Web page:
Thursday, April 24, 2008

High-Value Retail Brands and Fashion Hops

Wal-mart is revisiting fashion wear once again. Remember how Target suddenly got all excited about Isaac Mirzahi? [designer dude. Designed clothes for Target. Big deal] Well, Wal-mart has a tougher sell—designer clothes are typically more expensive than the usual t-shirts and low-priced garments they sell currently. But get this, according to WSJ, higher fashion apparel and bedding have higher profit margins than other merchandise—almost 32 percent [10 percent above any other category].
I like Target [Wal-mart not so much, but that’s also coz I know the Target store map better. Go figure!]. I go there to buy my home supplies typically…sometimes cereal and such. Clothes? Not quite so much unless am looking for a basic black tee and the likes. Would I do an afternoon’s worth of fashion shopping there? Most likely not. Does the ‘designer’ label convince me? Maybe it will. The trick is, with places like Target that have a lot of value-shoppers anyway, there is no real differentiation between the apparels and the ‘designer’ apparel sections. Somehow I think that’s key—I don’t want my slightly pricier designer apparel bundled up near the discount section, where is the exclusivity of purchasing something that costs more?
I think with most of these stores, in-store design is never given a second thought. And it should be given its due credit—if you jump into fashion lines, mark out the space in your store that will reflect that attitude and make it desirable. Isn’t perception supposed to be everything?

Pharma Companies and Marketing

Pharma companies and Marketing

Pharma companies and marketing are a tricky combination. I came across a discussion on this in two separate instances last week. One at a work-related event and the other in discussion in class with Prof.Naik. Some interesting observations:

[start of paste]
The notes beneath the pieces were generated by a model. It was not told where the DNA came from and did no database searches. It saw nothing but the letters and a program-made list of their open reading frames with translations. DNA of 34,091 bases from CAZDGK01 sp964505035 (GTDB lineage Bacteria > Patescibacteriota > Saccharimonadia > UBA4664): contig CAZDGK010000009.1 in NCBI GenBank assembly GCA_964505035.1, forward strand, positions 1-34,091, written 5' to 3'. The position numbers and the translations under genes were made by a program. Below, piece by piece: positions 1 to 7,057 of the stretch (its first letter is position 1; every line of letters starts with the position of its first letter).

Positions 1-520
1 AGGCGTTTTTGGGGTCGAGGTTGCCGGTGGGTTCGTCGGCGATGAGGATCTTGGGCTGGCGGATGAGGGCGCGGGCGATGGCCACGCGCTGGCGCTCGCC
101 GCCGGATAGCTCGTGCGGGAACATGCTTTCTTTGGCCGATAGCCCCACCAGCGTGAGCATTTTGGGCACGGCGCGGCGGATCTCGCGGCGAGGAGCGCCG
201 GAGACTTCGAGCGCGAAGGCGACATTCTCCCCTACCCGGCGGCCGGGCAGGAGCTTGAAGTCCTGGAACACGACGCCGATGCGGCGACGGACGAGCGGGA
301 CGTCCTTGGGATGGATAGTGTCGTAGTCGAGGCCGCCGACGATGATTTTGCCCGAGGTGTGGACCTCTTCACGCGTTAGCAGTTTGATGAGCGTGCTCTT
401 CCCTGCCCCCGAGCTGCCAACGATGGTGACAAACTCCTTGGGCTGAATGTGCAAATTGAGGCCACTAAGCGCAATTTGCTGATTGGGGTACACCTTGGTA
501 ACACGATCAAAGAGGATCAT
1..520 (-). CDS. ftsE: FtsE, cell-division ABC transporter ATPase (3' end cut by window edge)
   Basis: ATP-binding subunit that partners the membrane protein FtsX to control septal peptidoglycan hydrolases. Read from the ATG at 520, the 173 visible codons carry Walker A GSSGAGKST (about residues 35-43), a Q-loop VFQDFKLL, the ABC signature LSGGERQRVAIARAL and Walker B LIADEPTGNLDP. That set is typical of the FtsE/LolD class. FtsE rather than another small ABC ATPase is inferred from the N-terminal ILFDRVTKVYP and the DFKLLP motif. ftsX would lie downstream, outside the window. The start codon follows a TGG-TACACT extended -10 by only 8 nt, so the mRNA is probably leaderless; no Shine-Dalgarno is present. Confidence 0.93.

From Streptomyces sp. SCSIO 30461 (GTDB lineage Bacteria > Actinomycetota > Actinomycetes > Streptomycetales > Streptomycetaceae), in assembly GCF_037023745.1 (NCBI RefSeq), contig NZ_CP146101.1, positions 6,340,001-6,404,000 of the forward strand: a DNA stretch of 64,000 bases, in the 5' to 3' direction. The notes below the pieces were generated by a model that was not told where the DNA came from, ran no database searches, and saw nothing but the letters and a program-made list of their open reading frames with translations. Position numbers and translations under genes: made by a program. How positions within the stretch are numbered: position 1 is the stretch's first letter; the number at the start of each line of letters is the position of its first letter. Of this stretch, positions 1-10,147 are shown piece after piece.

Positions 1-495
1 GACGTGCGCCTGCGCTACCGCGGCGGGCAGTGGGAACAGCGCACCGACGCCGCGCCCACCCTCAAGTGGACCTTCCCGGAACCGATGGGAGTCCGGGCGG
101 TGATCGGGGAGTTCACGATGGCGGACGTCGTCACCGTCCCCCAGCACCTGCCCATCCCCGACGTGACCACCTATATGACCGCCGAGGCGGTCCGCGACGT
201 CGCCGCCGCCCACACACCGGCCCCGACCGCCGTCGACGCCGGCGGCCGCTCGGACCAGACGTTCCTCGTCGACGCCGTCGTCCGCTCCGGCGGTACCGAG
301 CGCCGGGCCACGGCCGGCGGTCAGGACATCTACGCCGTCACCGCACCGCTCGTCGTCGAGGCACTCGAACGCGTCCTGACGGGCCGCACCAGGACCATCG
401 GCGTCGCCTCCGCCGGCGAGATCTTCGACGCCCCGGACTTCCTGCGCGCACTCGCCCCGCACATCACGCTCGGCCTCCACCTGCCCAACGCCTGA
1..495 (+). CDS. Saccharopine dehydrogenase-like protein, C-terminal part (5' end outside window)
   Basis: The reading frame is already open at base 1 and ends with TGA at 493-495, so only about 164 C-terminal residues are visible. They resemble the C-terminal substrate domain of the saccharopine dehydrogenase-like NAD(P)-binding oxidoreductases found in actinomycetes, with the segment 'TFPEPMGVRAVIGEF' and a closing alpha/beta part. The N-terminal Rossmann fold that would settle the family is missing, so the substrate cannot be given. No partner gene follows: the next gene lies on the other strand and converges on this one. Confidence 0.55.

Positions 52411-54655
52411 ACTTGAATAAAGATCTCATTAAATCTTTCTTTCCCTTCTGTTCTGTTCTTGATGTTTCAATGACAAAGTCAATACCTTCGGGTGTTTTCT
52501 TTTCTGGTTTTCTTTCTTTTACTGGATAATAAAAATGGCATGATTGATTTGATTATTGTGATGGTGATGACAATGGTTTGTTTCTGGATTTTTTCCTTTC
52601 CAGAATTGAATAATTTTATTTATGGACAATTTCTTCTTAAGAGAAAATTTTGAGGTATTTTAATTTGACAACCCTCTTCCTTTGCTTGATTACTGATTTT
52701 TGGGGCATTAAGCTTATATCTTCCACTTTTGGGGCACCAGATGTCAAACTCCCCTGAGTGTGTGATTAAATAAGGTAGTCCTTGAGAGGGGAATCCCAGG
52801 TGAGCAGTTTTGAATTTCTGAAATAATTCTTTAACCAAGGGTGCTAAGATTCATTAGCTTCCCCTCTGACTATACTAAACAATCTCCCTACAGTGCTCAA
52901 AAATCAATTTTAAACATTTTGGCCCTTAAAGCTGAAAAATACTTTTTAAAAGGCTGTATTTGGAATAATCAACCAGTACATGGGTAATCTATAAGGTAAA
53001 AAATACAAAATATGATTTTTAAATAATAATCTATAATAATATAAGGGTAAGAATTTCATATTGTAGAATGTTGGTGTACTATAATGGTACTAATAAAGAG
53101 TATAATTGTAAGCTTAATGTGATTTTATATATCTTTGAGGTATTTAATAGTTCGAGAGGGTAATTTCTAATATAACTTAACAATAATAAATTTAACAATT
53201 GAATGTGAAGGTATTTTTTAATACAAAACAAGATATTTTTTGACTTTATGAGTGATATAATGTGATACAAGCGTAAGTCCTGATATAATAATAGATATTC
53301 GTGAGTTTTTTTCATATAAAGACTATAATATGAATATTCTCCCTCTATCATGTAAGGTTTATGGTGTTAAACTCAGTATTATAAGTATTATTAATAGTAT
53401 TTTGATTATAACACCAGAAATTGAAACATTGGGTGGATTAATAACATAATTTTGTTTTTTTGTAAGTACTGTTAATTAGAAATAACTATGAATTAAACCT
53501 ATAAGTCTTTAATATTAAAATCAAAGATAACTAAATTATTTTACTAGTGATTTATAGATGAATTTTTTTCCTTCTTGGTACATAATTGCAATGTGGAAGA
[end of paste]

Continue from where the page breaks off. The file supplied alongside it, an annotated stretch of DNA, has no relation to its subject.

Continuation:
-Pharma companies seem notoriously out of touch with consumer perceptions. You only need to look at their ads on TV to realize that ‘differentiation’ is a tough sea for them to navigate [some ED ads notwithstandingJ].
-Pharma companies need to analyze the chain of events from the time a doctor prescribes a medication to the actual purchase of the medication—what are the gaps? You might have noticed this at your own doc’s office. Samples that I receive or prescriptions are not always filled, and heck the Walgreens pharmacist oftentimes recommends an alternate brand [Consumer figures, pharmacist probably knows better. Docs are wooed by sales folk all the time anyway right?].
-As Prof. Naik says, Pharma brands are only recently new to the concept of advertising [and heck, do they have some serious legal issues to overcome before each ad they put out]. Companies deep in research and science and studies are only recently opening up to ‘marketing’ and ‘advertising’. So predictably takes a while. But if I were to suffer from restless legs syndrome, I doubt this ad would convince me to consider medical help [and hey, couldn’t they just send folks to a website for disclaimers?]